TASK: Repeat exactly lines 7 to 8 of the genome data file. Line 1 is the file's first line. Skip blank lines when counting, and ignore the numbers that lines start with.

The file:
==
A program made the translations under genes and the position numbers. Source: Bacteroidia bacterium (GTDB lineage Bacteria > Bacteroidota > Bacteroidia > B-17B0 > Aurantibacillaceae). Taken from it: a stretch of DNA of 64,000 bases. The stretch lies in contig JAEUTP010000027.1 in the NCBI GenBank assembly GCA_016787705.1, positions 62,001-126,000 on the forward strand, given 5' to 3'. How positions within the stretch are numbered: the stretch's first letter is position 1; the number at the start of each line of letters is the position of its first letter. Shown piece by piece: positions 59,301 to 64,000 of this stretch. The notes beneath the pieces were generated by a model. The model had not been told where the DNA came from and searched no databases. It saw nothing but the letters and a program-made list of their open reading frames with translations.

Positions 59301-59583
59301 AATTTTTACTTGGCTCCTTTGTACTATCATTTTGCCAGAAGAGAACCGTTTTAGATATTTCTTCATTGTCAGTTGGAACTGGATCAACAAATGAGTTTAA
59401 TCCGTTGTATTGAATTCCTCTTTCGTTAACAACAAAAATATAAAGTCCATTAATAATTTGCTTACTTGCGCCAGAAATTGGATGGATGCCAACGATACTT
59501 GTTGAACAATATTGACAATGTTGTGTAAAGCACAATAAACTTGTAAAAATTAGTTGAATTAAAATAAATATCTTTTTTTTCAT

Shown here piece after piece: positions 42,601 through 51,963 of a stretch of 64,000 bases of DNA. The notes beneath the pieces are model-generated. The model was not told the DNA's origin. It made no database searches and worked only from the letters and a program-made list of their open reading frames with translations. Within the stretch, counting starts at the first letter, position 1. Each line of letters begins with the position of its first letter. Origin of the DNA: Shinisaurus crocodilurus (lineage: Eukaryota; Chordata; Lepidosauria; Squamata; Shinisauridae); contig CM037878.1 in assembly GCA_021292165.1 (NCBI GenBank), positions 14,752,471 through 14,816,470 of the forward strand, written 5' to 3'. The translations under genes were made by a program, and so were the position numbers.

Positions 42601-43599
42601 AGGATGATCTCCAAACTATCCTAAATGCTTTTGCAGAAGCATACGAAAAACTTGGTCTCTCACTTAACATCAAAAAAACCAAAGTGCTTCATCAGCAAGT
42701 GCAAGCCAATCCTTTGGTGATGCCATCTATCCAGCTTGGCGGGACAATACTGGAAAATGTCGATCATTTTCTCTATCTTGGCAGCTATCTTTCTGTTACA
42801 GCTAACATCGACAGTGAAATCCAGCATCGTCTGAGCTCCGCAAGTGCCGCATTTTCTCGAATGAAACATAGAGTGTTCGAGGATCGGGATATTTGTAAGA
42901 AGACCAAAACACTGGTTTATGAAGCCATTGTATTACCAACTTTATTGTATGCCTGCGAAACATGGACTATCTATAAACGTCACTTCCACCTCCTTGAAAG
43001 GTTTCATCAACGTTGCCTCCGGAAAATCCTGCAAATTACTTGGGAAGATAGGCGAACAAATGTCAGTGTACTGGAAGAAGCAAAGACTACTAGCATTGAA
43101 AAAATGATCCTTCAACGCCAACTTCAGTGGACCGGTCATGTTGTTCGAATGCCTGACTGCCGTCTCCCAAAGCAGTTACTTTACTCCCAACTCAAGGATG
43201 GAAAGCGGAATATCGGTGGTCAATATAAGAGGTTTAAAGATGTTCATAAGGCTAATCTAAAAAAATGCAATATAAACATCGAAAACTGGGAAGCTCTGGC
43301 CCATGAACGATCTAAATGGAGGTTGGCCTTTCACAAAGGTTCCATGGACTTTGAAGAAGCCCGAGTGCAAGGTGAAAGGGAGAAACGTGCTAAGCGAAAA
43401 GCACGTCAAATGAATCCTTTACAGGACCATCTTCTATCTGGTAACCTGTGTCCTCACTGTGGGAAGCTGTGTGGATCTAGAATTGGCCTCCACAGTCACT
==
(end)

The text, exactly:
Positions 42601-43599
42601 AGGATGATCTCCAAACTATCCTAAATGCTTTTGCAGAAGCATACGAAAAACTTGGTCTCTCACTTAACATCAAAAAAACCAAAGTGCTTCATCAGCAAGT